It’s not just about politeness, either. You never know if you’ll come in professional contact with this business or someone who works there in the future. It’s best not to burn bridges, even when you choose to go a different direction.

Politely communicate with the employer that you will not be accepting the offer by still addressing the proper people, matching the tone, and expressing your gratitude for the opportunity.

“I’m declining this offer and pursuing other opportunities.”

“I’ve decided this is not the career move for me.”

You don’t have to put a reason for your decision, but if you do, keep it short and sweet.

What’s Next?

After you’ve officially accepted the job, the employer will likely follow up with more details about what you need for your first day, where to go, etc. It’s likely you’ll have more paperwork to sign, but they may send it electronically for you to complete at your convenience prior to starting.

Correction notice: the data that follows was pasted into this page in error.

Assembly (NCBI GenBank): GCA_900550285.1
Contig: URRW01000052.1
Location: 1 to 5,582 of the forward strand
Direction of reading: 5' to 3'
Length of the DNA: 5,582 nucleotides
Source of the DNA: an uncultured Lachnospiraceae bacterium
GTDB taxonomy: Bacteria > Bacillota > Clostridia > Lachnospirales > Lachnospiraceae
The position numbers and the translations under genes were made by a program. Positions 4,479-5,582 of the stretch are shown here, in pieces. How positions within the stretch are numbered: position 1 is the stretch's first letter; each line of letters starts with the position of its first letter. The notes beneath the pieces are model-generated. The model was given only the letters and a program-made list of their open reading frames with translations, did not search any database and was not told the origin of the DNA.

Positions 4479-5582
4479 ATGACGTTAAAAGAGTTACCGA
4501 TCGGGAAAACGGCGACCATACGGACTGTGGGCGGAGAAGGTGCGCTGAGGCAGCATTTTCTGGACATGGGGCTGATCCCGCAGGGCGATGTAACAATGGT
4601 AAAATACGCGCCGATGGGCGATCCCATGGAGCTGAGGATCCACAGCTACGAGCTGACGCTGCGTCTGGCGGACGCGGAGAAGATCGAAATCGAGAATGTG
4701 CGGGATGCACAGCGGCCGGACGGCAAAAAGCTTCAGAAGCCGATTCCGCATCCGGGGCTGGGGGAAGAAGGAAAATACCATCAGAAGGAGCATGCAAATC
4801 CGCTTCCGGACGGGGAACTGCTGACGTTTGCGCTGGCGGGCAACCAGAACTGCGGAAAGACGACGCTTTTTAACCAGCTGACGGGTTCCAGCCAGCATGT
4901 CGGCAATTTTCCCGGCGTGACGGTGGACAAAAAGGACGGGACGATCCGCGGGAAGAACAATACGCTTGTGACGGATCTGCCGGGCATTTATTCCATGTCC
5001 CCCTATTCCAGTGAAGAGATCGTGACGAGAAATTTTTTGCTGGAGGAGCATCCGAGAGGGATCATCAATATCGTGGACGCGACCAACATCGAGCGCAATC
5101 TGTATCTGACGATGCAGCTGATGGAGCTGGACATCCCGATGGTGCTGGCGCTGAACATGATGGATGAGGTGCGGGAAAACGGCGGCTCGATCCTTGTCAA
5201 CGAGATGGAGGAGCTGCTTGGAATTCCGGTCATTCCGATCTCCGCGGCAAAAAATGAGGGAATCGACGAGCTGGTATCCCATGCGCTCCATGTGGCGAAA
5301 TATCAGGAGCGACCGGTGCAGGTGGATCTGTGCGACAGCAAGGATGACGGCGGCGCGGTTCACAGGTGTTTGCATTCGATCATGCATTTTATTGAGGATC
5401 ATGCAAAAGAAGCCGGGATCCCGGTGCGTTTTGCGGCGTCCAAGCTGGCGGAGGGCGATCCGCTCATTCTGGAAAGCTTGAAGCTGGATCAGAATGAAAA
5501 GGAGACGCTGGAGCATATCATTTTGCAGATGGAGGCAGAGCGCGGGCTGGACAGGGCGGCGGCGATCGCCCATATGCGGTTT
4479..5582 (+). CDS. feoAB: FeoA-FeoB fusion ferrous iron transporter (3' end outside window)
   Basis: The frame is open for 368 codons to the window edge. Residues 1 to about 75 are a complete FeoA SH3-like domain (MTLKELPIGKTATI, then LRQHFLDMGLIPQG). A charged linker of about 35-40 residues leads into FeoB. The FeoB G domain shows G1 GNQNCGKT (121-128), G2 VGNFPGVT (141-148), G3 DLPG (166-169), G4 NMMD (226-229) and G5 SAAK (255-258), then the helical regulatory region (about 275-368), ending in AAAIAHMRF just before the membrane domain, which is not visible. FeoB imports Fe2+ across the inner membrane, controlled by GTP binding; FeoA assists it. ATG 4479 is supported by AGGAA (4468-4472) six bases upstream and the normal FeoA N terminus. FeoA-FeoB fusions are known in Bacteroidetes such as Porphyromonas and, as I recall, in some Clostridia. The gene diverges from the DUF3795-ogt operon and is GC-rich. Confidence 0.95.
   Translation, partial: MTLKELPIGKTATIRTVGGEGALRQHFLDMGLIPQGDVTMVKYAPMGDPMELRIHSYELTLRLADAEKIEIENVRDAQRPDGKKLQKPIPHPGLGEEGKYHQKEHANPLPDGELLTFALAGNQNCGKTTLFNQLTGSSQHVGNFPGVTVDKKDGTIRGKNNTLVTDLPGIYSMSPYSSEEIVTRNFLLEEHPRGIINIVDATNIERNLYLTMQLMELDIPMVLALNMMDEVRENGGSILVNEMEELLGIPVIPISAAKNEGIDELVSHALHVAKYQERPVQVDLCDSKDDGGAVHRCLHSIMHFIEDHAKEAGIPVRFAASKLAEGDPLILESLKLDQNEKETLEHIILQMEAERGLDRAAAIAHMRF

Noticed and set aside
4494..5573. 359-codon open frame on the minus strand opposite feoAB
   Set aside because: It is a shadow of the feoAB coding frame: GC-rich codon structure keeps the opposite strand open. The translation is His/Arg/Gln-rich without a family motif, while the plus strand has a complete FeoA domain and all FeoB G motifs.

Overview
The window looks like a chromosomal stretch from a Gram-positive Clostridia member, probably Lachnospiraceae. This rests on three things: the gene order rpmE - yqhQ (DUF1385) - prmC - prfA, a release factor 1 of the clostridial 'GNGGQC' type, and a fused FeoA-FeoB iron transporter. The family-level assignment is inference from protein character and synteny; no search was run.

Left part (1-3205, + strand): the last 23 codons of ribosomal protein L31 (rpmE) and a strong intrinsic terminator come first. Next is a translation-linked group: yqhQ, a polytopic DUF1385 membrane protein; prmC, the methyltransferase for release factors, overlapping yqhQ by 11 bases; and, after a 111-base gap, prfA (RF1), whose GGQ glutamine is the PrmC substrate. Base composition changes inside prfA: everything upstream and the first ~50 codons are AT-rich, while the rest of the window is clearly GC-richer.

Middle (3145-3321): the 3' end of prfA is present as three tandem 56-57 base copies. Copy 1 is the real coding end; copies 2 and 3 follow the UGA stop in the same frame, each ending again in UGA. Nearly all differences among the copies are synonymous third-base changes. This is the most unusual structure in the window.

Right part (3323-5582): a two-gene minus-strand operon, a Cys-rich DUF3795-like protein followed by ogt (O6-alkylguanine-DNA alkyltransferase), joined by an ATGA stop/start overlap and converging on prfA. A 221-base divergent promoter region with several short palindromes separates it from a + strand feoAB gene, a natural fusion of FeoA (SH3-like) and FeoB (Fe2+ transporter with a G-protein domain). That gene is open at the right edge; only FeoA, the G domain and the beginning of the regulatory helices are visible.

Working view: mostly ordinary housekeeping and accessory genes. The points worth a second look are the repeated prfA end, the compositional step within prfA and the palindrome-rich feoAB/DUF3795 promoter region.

After all that, you finally get to join the team and start at your exciting new job!

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Talk to the REDC at Yavapai College for More Career Advice

No matter what stage of the job search or your career you’re in, the Regional Economic Development Center (REDC) at Yavapai College is the place for advice, learning, and growth. The REDC is a resource center dedicated to cultivating the professional growth for the individual, businesses, and the community in Yavapai County, Arizona and beyond.

We provide access to advice, education, and opportunities for free or affordable prices. If you’re looking for a job or just received that offer you’ve been waiting for, we can help you.

Still looking for that job offer? Take a look at our career resources page to boost your resume and make connections and our events page to browse job and learning opportunities.

Home LinkThe REDC is a Division of Yavapai College.Go to yc.edu